British Deputy Prime Minister and Justice Secretary Dominic Raab resigned on Friday, following a months-long independent investigation into formal complaints about his behaviour from several civil servants.
In a letter to Prime Minister Rishi Sunak published on Twitter, Raab said the inquiry had set a dangerous precedent, but that he would remain supportive of the government.
“I called for the inquiry and undertook to resign, if it made any finding of bullying whatsoever. I believe it is important to keep my word,” Raab said.
He complained about employees leaking details of his behaviour to the media, and added: “In setting the threshold for bullying so low, this inquiry has set a dangerous precedent. It will encourage spurious complaints against Ministers, and have a chilling effect on those driving change on behalf of your government – and ultimately the British people.”
He said he felt “duty bound to accept the outcome of the inquiry” but said it “dismissed all but two of the claims levelled against me”.
My resignation statement.👇 pic.twitter.com/DLjBfChlFq
— Dominic Raab (@DominicRaab) April 21, 2023
Raab referred to the two incidents where there was a finding of bullying against him – one at the foreign office in dealing with a senior diplomat’s handling of the Brexit negotiation over Gibraltar, and one where he gave critical feedback during an earlier stint at the Ministry of Justice from 2021 to 2022.
Raab is the third senior minister who has departed over their personal conduct since Sunak entered Downing Street in October promising a government of integrity.
Gavin Williamson, was forced to resign in November after bullying allegations, and the prime minister sacked Conservative Party chair Nadhim Zahawi in January after he was found to have broken the ministerial code over his openness about his tax affairs.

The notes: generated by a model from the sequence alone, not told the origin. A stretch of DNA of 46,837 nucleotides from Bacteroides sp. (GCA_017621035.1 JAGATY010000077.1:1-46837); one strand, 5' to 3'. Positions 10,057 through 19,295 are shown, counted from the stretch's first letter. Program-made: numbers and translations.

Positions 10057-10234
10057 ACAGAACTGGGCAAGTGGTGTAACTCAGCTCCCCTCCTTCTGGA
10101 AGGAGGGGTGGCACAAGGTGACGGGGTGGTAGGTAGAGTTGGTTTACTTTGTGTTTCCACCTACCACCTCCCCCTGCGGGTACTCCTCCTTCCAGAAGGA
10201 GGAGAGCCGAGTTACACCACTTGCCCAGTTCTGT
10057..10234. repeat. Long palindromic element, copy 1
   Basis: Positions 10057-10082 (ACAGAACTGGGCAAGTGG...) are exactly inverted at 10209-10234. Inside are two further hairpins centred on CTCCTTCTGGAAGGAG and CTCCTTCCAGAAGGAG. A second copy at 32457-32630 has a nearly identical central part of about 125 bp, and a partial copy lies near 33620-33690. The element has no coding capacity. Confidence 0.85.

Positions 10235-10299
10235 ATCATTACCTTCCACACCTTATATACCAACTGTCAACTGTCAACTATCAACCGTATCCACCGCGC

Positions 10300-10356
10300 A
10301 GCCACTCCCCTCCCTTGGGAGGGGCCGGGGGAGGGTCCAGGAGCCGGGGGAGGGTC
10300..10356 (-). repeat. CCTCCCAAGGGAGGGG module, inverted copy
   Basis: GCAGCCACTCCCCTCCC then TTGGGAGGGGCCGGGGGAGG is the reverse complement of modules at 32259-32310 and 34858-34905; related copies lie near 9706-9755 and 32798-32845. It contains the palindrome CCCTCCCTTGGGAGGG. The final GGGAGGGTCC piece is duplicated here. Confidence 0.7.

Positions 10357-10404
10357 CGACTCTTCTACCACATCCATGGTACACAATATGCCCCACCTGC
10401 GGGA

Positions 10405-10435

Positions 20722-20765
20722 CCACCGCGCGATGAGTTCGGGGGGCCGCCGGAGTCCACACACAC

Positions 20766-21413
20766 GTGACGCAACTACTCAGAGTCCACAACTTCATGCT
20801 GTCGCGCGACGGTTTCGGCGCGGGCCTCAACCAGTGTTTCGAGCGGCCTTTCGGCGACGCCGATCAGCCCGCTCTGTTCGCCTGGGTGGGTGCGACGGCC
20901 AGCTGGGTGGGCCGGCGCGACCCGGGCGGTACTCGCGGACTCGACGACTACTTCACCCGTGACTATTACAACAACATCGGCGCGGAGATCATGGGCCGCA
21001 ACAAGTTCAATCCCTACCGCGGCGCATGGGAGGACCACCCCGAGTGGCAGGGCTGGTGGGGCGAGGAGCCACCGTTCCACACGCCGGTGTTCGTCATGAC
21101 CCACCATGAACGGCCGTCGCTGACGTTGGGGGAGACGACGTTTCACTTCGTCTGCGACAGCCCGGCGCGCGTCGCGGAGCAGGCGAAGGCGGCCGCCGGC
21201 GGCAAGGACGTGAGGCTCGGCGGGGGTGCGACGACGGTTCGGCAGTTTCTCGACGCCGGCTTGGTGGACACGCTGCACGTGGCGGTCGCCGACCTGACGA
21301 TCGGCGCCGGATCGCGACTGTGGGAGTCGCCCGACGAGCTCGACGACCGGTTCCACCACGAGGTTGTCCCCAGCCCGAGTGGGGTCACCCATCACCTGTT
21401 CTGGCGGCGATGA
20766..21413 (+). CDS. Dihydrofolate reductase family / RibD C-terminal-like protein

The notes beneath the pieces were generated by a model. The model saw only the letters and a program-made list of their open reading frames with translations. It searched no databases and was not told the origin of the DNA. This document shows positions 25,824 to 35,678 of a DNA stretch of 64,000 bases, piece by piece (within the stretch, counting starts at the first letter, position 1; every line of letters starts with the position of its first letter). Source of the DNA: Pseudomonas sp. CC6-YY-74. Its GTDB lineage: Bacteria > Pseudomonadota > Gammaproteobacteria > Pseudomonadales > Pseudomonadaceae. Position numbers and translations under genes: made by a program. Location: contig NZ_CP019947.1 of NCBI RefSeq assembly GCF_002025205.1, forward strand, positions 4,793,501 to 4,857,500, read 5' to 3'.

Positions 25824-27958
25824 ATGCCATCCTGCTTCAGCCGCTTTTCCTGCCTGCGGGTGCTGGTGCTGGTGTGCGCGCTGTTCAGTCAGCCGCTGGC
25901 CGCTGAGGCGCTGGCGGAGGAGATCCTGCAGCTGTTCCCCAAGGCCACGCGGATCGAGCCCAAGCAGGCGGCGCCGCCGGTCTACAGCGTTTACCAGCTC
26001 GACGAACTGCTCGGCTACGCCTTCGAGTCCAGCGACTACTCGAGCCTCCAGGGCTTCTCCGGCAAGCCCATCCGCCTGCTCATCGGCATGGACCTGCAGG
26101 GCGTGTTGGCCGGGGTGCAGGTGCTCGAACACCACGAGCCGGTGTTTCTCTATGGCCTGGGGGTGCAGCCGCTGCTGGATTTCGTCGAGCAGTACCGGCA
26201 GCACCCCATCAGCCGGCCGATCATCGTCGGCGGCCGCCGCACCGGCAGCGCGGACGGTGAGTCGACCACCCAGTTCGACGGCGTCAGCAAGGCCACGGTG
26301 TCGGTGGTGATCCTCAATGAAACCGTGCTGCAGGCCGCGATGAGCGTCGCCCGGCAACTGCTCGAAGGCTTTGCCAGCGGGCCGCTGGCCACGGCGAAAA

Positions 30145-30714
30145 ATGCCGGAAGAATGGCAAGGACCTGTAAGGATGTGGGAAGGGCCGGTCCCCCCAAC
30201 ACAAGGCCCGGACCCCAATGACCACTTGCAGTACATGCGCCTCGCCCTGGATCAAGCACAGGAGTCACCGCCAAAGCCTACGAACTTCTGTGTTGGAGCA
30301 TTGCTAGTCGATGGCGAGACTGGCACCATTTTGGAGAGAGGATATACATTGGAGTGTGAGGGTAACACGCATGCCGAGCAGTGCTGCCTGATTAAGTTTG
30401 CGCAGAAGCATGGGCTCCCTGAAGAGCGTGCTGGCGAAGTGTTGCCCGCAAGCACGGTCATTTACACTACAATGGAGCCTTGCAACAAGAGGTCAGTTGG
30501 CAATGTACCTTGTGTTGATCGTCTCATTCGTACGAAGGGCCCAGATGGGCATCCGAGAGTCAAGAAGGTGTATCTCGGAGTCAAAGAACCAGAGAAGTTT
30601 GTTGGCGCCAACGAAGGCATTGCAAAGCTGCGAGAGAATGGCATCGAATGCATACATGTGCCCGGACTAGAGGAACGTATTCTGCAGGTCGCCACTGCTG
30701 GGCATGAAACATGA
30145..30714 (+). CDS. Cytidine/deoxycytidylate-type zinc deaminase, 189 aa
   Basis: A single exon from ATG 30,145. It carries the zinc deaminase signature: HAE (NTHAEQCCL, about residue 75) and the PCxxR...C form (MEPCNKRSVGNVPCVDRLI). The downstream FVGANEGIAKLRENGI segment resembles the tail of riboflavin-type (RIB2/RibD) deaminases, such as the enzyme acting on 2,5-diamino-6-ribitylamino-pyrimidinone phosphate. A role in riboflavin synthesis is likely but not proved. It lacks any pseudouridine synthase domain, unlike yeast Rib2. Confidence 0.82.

Meanwhile, Sunak is facing his own investigation by parliament’s standards watchdog into his behaviour over whether he properly declared his wife’s shareholding in a childcare company which stands to benefit from new government policy.
Alex Chalk, member of Parliament for Cheltenham and a junior minister in the defence department, will replace Raab as justice secretary the government said.
Oliver Dowden, Cabinet office minister, will take on the deputy prime minister role.
Raab’s announcement on Friday came the day after Sunak received the findings into formal complaints that he had been abusive towards staff.
The investigation heard evidence from multiple government officials about complaints of bullying at three different departments.
Raab, 49, denied claims he belittled and demeaned his staff and said he “behaved professionally at all times”.
He began his career as a lawyer and moved into politics in 2000 when he joined the Foreign Office.
He took on a leading role during the coronavirus pandemic, taking the helm of the government while then-Prime Minister Boris Johnson was hospitalised with the virus.
Al Jazeera’s Sonia Gallego, reporting from London, said it is “no secret” that a culture of animosity between the civil service and government is brewing.
“But the allegations against Raab were serious indeed, of bullying, intimation, some staff said they feared going into the office, felt ill, and were unable to do their jobs,” she said.
“This caused a lot of concern on how workable this situation would have been. Had Raab not resigned, members of the civil service said they would have resigned instead.”
The crisis is something of a double-edged sword for Sunak, who Raab rooted for during his campaign to lead Britain.
“Raab was close political ally of Sunak,” Gallego said. “It remains to be seen whether he will remain silent on this issue, as he goes from the front benches of the government.”